Cabinet highlights: Feb. 18, 2013

Last week’s server connectivity issues affecting iPhones and iPads received a temporary fix from ITS, but Fred Estrella, chief information technology officer said a permanent fix will come from Apple. The company is expected to release an updated version of iOS 6.1 this week. Look for iOS 6.1.2, not the iOS 6.1.1 that already is appearing on Apple hand-held devices. In the meantime, avoid using the calendar on the devices, but desktop computers should not be impacted.

The Arizona Board of Regents has a new president, Eileen Klein, former chief of staff for Gov. Jan Brewer, who began her term with the regents on Feb. 4. Klein and the regents have organized daylong workshop on the “Future of Higher Education” on March 4 at ASU. NAU President John Haeger and Fred Hurst, senior vice president for Extended Campuses, will be among the participants.

Haeger also announced that the state universities’ tuition recommendations are due to the regents in early March. The recommendations will be announced publicly at about the same time.

Karen Pugliesi, vice provost for Academic Affairs, gave presentations on freshman DFW rates in large classes and student progress in the Lumberjack Mathematics Center. Efforts to demonstrate success in both areas are advancing, though Pugliesi presented a number of areas for improvement. One area of improvement is through proactive intervention with students who are demonstrating a slow pace of work.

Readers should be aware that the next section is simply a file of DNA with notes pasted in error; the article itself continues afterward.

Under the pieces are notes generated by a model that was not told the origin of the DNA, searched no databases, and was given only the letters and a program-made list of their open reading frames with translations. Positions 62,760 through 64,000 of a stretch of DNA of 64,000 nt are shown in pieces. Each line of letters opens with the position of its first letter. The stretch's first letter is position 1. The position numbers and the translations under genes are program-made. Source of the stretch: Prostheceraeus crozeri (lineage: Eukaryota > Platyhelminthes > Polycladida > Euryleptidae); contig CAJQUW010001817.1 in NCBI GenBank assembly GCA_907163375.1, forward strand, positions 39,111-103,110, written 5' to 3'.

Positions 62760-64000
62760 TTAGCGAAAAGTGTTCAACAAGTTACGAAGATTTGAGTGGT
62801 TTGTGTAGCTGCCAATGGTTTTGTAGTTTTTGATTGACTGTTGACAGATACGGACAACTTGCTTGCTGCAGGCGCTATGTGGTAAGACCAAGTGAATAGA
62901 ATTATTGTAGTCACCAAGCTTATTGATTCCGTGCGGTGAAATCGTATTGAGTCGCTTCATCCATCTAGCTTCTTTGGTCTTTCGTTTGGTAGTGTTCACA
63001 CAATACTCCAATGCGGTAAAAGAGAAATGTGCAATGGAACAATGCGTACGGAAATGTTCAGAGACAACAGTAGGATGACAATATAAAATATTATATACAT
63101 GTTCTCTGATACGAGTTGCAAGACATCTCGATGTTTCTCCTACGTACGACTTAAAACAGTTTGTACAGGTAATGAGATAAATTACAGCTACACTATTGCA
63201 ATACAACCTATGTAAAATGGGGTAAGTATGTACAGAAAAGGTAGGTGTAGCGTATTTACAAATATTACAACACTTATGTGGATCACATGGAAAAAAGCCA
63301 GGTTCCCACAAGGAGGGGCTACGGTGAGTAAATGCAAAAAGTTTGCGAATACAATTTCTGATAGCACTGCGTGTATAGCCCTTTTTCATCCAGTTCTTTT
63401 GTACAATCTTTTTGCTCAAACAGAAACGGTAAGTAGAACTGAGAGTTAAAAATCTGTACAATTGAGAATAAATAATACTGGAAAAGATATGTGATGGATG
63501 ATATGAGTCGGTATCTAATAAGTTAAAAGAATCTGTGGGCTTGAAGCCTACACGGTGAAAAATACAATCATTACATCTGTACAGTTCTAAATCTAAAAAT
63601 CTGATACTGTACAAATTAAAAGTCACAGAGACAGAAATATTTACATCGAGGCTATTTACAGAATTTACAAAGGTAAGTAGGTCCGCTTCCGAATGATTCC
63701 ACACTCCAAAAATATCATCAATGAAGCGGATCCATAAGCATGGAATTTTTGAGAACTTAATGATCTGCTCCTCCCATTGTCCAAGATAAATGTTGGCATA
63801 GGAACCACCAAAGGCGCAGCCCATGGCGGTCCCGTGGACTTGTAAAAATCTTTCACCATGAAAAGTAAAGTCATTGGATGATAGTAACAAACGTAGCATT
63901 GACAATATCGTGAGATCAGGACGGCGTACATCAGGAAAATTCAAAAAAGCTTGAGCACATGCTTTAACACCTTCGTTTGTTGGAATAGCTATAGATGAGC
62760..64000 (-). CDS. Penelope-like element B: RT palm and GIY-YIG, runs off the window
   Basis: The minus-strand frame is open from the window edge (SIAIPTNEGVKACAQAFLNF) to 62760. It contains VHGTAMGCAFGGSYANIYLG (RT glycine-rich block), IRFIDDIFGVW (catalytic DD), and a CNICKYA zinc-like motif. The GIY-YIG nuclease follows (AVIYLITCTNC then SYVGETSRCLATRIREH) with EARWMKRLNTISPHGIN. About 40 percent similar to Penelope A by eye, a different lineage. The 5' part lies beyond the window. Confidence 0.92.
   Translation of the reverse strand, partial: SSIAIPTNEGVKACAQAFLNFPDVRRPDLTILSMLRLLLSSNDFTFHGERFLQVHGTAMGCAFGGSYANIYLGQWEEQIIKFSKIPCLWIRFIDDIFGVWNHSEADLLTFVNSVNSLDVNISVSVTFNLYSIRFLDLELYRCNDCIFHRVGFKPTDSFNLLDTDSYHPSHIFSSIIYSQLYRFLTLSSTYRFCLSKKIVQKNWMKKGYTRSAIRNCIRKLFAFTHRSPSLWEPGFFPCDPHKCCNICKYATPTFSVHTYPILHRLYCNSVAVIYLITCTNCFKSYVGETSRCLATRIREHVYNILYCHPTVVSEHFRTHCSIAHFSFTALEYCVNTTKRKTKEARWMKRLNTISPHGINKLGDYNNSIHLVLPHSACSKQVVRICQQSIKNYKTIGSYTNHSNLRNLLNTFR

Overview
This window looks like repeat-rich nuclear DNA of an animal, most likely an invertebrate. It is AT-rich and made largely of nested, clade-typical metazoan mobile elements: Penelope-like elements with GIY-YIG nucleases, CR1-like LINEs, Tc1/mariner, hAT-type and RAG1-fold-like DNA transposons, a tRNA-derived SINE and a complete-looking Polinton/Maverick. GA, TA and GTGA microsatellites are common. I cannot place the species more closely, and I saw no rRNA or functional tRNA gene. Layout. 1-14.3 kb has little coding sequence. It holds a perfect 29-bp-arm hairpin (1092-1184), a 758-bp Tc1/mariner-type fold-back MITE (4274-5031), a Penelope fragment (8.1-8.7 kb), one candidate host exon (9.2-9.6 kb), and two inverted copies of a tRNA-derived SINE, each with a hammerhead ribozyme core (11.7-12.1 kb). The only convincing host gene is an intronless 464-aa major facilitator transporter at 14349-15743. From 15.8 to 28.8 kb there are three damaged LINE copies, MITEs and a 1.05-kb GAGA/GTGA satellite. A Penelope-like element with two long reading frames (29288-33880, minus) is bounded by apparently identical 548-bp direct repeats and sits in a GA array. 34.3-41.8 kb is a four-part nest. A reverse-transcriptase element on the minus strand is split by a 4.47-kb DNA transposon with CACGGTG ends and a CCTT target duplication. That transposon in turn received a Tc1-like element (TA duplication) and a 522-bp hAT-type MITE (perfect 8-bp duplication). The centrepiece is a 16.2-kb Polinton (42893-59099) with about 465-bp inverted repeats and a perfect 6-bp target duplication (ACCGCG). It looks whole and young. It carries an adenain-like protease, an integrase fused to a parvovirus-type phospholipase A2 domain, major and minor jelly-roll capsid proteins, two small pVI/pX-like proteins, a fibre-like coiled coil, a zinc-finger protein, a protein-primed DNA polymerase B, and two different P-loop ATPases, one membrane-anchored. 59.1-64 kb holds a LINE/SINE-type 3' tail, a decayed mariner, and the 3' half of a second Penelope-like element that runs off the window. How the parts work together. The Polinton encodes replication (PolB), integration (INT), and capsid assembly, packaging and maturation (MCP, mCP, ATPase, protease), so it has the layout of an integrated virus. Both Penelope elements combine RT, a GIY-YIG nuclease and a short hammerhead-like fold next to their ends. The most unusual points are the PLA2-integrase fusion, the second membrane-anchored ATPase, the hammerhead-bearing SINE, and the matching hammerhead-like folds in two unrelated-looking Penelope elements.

The Athletics Department is working with an outside firm to develop a master plan. Lisa Campos, vice president for Intercollegiate Athletics, said the company has interviewed 65 individuals on and off campus to develop recommendations for short- and long-term needs, consistent branding and potential partnerships. The plan, which should be available in May, also will discuss the use of facilities and potential new facilities.

The area known as “Dodge City” on the second floor of the University Union likely will undergo renovation beginning in the summer, according to Jennus Burton, vice president for Finance and Administration. Employees currently working in the area will be relocated temporarily until the $4.9 million project is complete.

A last-minute flurry of proposed legislation has been introduced in the Legislature as the timeframe for introducing bills and assigning them to committee draws to a close. Christy Farley, vice president for Government Affairs and Business Partnerships, is sorting through the bills that may impact the university system.